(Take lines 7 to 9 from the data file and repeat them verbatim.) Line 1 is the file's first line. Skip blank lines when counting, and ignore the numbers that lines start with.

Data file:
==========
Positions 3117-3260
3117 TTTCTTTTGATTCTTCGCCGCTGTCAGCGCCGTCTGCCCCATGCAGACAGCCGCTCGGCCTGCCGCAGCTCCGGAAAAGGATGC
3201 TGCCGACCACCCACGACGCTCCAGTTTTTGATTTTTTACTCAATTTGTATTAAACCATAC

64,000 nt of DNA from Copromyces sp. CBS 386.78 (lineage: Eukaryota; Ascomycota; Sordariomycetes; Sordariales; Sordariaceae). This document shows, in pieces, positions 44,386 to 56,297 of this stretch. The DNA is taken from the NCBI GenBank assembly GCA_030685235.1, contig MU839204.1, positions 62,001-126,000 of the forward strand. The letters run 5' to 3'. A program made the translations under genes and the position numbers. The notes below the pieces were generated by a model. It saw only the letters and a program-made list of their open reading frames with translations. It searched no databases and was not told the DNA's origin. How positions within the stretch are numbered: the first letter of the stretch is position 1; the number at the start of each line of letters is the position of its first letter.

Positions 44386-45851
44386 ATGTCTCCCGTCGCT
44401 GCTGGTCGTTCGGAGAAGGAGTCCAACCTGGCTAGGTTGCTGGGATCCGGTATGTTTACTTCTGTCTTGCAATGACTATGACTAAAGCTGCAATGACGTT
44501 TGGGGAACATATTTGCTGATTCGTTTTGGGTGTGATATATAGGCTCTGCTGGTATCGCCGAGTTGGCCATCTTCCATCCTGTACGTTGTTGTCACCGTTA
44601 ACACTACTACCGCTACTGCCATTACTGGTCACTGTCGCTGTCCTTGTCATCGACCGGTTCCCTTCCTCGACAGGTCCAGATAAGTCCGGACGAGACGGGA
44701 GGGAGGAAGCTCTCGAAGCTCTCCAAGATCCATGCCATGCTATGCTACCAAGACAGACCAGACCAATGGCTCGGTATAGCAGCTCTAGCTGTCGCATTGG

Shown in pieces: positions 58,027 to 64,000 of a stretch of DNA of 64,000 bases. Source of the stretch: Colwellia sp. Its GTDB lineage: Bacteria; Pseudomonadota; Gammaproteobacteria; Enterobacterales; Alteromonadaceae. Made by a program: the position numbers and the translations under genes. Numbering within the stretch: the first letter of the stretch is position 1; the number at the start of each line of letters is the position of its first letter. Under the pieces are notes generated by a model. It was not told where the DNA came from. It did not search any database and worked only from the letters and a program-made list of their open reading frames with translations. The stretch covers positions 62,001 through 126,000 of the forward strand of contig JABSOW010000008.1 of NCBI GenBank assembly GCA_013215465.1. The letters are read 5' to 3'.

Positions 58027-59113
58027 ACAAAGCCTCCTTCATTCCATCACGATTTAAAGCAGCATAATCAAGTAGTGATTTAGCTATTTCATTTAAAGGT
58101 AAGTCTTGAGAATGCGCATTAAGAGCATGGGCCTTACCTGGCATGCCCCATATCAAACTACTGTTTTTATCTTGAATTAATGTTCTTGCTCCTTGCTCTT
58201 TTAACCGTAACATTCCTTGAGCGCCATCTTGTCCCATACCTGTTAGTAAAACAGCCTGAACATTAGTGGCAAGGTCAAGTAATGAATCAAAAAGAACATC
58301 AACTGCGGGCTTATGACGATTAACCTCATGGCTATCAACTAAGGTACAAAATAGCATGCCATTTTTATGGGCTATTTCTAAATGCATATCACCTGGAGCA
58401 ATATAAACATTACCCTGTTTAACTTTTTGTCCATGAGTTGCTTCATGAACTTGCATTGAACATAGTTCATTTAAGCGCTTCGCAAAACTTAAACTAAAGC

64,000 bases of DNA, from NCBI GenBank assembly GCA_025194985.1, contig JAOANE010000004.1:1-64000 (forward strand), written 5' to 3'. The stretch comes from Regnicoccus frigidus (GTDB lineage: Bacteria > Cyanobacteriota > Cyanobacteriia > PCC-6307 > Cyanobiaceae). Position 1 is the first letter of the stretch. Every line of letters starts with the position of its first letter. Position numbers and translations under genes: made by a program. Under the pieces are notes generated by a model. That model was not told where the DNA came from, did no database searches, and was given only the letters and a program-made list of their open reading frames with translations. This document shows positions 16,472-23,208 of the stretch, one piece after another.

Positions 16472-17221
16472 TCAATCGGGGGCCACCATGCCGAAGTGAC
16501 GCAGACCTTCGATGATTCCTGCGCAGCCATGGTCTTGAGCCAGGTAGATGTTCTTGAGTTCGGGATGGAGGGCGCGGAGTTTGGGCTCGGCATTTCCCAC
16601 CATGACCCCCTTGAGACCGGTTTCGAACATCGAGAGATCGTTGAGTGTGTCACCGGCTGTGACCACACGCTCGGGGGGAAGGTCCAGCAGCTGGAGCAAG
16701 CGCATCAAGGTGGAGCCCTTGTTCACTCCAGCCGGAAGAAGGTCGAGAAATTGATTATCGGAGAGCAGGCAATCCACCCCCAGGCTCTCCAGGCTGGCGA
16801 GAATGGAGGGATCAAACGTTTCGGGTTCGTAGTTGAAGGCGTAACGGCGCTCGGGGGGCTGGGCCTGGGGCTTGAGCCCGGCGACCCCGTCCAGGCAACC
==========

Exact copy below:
44401 GCTGGTCGTTCGGAGAAGGAGTCCAACCTGGCTAGGTTGCTGGGATCCGGTATGTTTACTTCTGTCTTGCAATGACTATGACTAAAGCTGCAATGACGTT
44501 TGGGGAACATATTTGCTGATTCGTTTTGGGTGTGATATATAGGCTCTGCTGGTATCGCCGAGTTGGCCATCTTCCATCCTGTACGTTGTTGTCACCGTTA
44601 ACACTACTACCGCTACTGCCATTACTGGTCACTGTCGCTGTCCTTGTCATCGACCGGTTCCCTTCCTCGACAGGTCCAGATAAGTCCGGACGAGACGGGA